The broad line sector of the semiconductor industry boasts some of the top board and chip makers within the industry. That being said, these five companies also provide shareholders with good growth potential as they pay annual dividends between 3.3% and 6.7%.
Intel (INTC) - Founded in 1968 and based in Santa Clara, California, INTC currently trades at a P/E ratio of 11.04 and yields 3.3% ($0.84) making the stock very inexpensive when compared to several of its fellow Dow components. Analysts expect INTC to earn $0.53/share on revenue of $13.62 billion dollars for the second quarter and $2.50/share on revenue of $57.14 billion dollars for the year.
Over the last 5 years the company has raised its dividend an average of 13% per year and surpassed analysts' expectations in each of the last six quarters. The company currently carries a forward P/E ratio of 9.5 which is much less than its five year average of 15.4. Investors looking to establish a stake in INTC should do so but purchasing medium sized position so they can monetize both the growth and dividend the company has to offer investors.
Maxim Integrated Products (MXIM) - Founded in 1983 and based in Sunnyvale, California, MXIM currently trades at a P/E ratio of 19.36 and yields 3.4% ($0.88) making the stock cheap by most standards. Analysts expect MXIM to earn $0.39/share on revenue of $606.12 million dollars for the second quarter and $1.51/share on revenue of $2.4 billion dollars for the year.
During the first quarter MXIM beat street estimates by $0.06/share and noted that growth in the Asian marketplace, especially the mobile sector, continues to show positive results. Even though overall revenue was down 5.9% year over year, the numbers came in-line within the company's guidance of $555 million to $585 million dollars. Investors looking to establish a position in MXIM should pay close attention to how the overall semiconductor industry is fairing in both Europe and Asia. I'd begin by establishing a small position and add to that position as both earnings and dividend dates approach. I'd reduce my position if the markets in both Europe and Asia experience a slowdown which directly affects the production and sale of semiconductors.
Analog Devices (ADI) - Founded in 1965 and based in Norwood, Massachusetts, ADI currently trades at a P/E ratio of 16.04 and yields 3.3% ($1.20) making the stock very inexpensive by most standards. Analysts expect ADI to earn $0.57/share on revenue of $693.2 million dollars for the second quarter and $2.17/share on revenue of $2.74 billion dollars for the year.
For a company with a market cap of just over $11 billion dollars and an EPS growth rate of just over 20%, ADI will certainly enhance any portfolio, even though they've warned about Q3 revenues. With about one-fifth of its revenues coming from China, ADI has a very nice presence in the Asian region. Investors looking to initiate a position in ADI should do so in moderation and if a downturn in China occurs, a better buying opportunity in ADI could emerge.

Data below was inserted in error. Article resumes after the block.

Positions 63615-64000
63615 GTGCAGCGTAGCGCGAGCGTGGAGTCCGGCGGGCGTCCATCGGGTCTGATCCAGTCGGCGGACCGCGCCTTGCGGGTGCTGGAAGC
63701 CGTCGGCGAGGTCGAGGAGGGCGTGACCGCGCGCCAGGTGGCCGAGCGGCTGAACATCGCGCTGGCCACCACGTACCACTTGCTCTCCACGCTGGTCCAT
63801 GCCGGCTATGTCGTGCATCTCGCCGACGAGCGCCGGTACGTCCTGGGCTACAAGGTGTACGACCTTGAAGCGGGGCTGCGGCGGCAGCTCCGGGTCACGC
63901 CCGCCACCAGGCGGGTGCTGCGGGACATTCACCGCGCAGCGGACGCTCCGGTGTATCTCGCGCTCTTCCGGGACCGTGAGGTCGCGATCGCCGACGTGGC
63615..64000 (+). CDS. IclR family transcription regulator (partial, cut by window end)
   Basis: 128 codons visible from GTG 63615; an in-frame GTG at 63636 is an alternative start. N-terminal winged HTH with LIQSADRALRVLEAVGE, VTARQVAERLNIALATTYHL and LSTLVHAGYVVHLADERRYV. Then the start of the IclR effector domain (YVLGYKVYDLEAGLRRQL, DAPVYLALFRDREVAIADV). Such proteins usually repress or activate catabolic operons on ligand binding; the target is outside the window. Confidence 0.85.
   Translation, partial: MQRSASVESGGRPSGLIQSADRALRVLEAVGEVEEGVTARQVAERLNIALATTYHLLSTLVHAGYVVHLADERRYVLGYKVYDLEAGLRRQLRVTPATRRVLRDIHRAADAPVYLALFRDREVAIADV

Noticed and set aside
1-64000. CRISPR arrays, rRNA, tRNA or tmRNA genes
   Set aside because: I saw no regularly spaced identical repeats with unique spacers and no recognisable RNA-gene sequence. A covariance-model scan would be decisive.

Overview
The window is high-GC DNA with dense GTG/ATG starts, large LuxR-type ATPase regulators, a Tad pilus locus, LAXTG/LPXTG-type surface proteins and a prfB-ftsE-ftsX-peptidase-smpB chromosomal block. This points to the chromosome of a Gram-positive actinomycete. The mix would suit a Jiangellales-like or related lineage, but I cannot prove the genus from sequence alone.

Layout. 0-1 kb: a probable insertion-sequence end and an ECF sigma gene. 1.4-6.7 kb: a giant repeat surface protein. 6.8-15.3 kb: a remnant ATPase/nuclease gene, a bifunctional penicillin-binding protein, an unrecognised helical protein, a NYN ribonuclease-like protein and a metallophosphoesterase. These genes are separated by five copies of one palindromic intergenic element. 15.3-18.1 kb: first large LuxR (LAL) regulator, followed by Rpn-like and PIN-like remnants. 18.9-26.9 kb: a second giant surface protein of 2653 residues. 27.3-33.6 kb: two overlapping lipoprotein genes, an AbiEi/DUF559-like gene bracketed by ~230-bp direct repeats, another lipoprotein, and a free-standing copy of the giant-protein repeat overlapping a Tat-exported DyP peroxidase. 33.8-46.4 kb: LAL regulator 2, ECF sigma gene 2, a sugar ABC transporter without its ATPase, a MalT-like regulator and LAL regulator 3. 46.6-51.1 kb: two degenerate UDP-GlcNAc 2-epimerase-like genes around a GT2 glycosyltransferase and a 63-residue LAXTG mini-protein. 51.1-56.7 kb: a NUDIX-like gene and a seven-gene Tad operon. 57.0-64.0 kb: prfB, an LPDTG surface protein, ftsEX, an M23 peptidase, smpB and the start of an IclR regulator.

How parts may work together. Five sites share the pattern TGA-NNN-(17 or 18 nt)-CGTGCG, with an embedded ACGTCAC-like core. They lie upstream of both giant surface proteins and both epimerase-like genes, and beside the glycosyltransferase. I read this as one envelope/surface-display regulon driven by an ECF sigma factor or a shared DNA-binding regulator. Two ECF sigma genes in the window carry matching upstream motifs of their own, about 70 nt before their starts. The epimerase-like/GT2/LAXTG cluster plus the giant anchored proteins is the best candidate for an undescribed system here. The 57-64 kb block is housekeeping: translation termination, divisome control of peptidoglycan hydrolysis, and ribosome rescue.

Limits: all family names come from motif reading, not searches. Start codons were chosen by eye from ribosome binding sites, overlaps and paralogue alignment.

Cypress Semiconductor (CY) - Founded in 1982 and based in San Jose, California, CY currently trades at a P/E ratio of 25.4 and yields 3.3% ($0.44) making the stock relatively inexpensive by most standards. Analysts expect CY to earn $0.18/share on revenue of $204.13 million dollars for the second quarter and $0.88/share on revenue of $860.67 million dollars for the year.
Carrying an Analysts' Rating of 2.2 and an estimated 1-year EPS growth rate of 45.45%, CY has a lot to offer potential investors. Trading at the lower end of its 52-week range and recently increasing its dividend from $0.09/share to $0.11/share CY is heading in the right direction. Over the last four quarters CY has surpassed analysts' estimates by an average of 13.28%, which is pretty impressive for any stock. Investors looking to establish a position in CY should do so in a favorable way, keeping in mind both the latest dividend increase and positive EPS growth.
ST Microelectronics NV (STM) - Founded in 1987 and based in Geneva, Switzerland, STM currently trades at a P/E ratio of 15.41 and yields 6.7% ($0.34) making the stock affordable by most standards. Analysts expect STM to post a loss of $0.01/share on revenue of $2.17 billion dollars for the second quarter and $0.20/share on revenue of $9.07 billion dollars for the year.
With a market cap of just over $4.5 billion dollars, STM has some very nice growth prospects, even though the investment carries some significant risk. First, the company currently yields 6.7% ($0.34), and for a stock trading at about $5.25/share, that's not too shabby. EPS has been weak over the last four quarters however a strategic partnership with ST-Ericsson that should enhance future earnings.
According to CEO Carlo Bozotti, and detailed on the company's most recent conference call, the partnerships main strategy is "to sustain a measurable progress in reducing the quarterly operating losses at ST-Ericsson in the second half of this year, leading to a significant reduction in losses as we exit the year". The direction STM is heading sounds very promising, and if they can successfully execute the ST-Ericsson partnership EPS growth may be able to sustain profitability for a prolonged period of time.
Investors looking to establish a position in STM should do cautiously. I'd begin with a small to moderate position and work from there. If STM can turn a profit in the second, then and only then would I increase my position.